Powers then stated, ‘I have two things to do here, Your Honor. I am trying to decide which would be the best. I guess I will go under 133 (sic) of the Penal Code. I am asking to be removed from this courtroom, on the ground a fair and unpartial trial cannot be had here. I believe this would be called a change of venue from this county, also.’ He explained, ‘The basis of my argument, Your Honor, you objected to my continuance, that I am not capable of representing myself in the mental state I am (in) now, and seeing as how I don't see where Your Honor is going to better my conditions, which I feel they should be, by talking to Captain Skiles, which you have already done, and nothing has been done about it—he's lied to you, which I have proven on one occasion—I tried to on another, but I was unable to do so—it's not going to improve, and if it doesn't improve, my mental state is going to get worse, and as it gets worse my defense gets worse, and I can't afford this. It's not too good right now.’
Powers then withdrew his motion for removal or change of venue saying, ‘My mistake. I will withdraw the motion. It is improperly made.’ He continued, ‘If this would be all right with the court, I will make another motion also, which was my alternative, if it pleases the court. * * * Every officer who is guilty of wilful inhumanity or oppression toward any prisoner under his care or in his custody, is punishable by fine not exceeding $2,000, or by removal from office.’ He then named ten jail officials and asked that warrants issue for their arrest. No further court proceedings appear to have been taken that day and the trial was continued to the following Friday, two days later.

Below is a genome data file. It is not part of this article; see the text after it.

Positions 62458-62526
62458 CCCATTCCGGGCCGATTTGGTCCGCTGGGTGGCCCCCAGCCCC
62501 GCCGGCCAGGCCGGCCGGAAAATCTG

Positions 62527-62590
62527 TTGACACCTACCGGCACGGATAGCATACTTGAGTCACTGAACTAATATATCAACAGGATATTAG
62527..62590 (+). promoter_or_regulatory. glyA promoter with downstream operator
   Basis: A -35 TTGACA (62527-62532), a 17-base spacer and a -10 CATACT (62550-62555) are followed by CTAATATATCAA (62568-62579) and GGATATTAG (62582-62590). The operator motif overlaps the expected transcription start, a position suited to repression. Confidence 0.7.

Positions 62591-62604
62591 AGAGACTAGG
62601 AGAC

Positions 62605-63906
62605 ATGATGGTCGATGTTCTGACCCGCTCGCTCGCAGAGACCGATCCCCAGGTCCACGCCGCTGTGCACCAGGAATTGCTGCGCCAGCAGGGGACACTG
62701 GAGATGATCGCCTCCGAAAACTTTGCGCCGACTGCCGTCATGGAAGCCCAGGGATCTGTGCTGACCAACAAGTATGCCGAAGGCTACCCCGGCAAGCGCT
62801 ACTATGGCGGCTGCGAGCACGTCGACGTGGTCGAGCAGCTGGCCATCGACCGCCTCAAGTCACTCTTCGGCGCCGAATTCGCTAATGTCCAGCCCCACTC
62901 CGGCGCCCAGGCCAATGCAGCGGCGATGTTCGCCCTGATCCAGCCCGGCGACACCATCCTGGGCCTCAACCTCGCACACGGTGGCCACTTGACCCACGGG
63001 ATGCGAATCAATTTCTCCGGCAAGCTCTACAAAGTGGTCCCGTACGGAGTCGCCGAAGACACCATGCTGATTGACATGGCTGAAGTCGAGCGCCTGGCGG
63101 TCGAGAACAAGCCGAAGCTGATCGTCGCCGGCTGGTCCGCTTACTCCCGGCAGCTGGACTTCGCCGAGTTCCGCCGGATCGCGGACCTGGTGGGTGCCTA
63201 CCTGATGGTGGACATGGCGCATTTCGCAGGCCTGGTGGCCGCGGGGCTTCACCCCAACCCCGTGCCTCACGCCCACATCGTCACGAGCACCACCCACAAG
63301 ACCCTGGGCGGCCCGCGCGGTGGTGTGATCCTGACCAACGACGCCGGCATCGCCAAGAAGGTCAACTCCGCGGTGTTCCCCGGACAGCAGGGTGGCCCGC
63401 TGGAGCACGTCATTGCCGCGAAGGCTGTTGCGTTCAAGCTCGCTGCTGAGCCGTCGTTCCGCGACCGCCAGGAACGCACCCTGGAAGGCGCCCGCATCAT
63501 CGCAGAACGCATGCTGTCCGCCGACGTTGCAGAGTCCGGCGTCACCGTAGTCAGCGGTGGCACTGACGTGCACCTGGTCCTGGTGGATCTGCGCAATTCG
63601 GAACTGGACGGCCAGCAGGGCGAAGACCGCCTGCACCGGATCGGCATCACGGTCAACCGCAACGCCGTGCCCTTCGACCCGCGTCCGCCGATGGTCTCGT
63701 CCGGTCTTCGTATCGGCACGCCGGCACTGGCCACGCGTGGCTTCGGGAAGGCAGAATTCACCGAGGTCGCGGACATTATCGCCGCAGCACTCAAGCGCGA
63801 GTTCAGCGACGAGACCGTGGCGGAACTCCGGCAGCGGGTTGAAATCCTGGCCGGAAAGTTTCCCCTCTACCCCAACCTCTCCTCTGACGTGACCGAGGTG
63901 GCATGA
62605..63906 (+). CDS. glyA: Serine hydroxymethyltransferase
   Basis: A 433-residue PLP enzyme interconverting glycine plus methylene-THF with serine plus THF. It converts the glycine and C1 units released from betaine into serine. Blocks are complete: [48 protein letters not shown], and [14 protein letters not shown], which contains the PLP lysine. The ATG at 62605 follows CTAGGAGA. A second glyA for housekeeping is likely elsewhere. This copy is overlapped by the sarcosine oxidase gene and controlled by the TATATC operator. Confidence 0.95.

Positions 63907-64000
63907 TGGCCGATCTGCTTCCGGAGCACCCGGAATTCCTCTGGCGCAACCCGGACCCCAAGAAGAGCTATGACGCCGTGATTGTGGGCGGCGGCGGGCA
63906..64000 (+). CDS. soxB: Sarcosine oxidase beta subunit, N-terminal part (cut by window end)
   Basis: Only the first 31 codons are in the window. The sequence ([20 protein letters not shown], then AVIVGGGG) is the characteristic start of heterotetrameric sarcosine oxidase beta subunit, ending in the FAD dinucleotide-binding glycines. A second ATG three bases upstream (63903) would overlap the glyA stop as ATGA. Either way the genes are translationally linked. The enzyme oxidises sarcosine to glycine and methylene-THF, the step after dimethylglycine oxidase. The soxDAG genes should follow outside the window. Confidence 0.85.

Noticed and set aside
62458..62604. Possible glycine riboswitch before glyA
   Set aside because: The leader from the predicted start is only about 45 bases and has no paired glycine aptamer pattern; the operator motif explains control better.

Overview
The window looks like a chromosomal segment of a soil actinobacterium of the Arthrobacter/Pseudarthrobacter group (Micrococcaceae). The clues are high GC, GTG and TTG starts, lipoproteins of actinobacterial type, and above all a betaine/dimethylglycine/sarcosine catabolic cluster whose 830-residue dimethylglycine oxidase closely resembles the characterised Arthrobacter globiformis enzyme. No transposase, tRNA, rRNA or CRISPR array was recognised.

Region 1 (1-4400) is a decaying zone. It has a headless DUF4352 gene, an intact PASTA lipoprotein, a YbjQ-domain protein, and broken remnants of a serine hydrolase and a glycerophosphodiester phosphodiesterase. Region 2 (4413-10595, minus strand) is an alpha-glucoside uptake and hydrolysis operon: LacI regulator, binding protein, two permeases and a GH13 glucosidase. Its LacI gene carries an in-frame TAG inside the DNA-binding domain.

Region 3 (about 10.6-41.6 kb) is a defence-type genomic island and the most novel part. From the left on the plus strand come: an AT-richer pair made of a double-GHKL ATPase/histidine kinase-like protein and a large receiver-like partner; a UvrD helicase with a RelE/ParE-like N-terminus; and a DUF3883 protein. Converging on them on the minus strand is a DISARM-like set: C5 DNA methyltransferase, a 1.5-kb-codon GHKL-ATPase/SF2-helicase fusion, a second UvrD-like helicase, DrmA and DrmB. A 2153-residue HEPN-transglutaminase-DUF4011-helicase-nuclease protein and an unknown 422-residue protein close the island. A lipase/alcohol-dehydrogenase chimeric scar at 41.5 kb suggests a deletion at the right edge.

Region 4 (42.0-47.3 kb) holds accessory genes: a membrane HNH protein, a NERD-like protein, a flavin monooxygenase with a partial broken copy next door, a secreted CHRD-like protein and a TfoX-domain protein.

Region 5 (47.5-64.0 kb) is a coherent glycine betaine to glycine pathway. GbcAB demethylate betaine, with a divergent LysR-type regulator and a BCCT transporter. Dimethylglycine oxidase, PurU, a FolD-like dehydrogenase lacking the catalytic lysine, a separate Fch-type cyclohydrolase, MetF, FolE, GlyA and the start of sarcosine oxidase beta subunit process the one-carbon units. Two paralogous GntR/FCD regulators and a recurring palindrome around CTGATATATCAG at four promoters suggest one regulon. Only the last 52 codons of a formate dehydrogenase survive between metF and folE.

The following morning, however, the court called Powers and Mr. Hooper to the courtroom. The following proceedings there took place: ‘THE COURT: Mr. Powers, I called you down today for this reason, that after your motion yesterday that you felt the treatment and harassment that you were being given up there made it so difficult for you, unnerved you to the extent that you felt that you couldn't be said to be mentally present here. Although I denied your motion, the court gave a good deal of thought to it over yesterday afternoon and evening, and further to your request which the court didn't rule on, that you be given someone who would be the equivalent of a messenger to go and see people in the army, look at the records, and to make contact with certain witnesses. I researched the law, and it is the court's opinion that there is no authority for the court to appoint anyone in that capacity; that perhaps this would be an expense that you could be reimbursed for, if you were to do it yourself, but that we have no authority. The court's only authority is to appoint a counsel, and I just came to the conclusion that all these things, and the other things you mentioned, and this harassment, is going to go on, because the court made an examination of the jail yesterday, and of the conditions under which you and Mr. Barnard are both detained, and the rules of the jail, that although things might be better in the last 24 hours, that it is still going to be somewhat of an inconvenience to you, and that you are not going to be treated the same as all the other inmates of the jail are. I feel we can't do anything else but appoint an attorney, and I have called Mr. Hooper, and asked him to come in here this morning with the purpose of reappointing him as counsel. Inasmuch is it is five minutes to 12:00 now, and we don't commence the actual trial until tomorrow morning at 10:00 o'clock, this would give him an opportunity to discuss matters further with you, and be able to proceed to trial tomorrow morning.’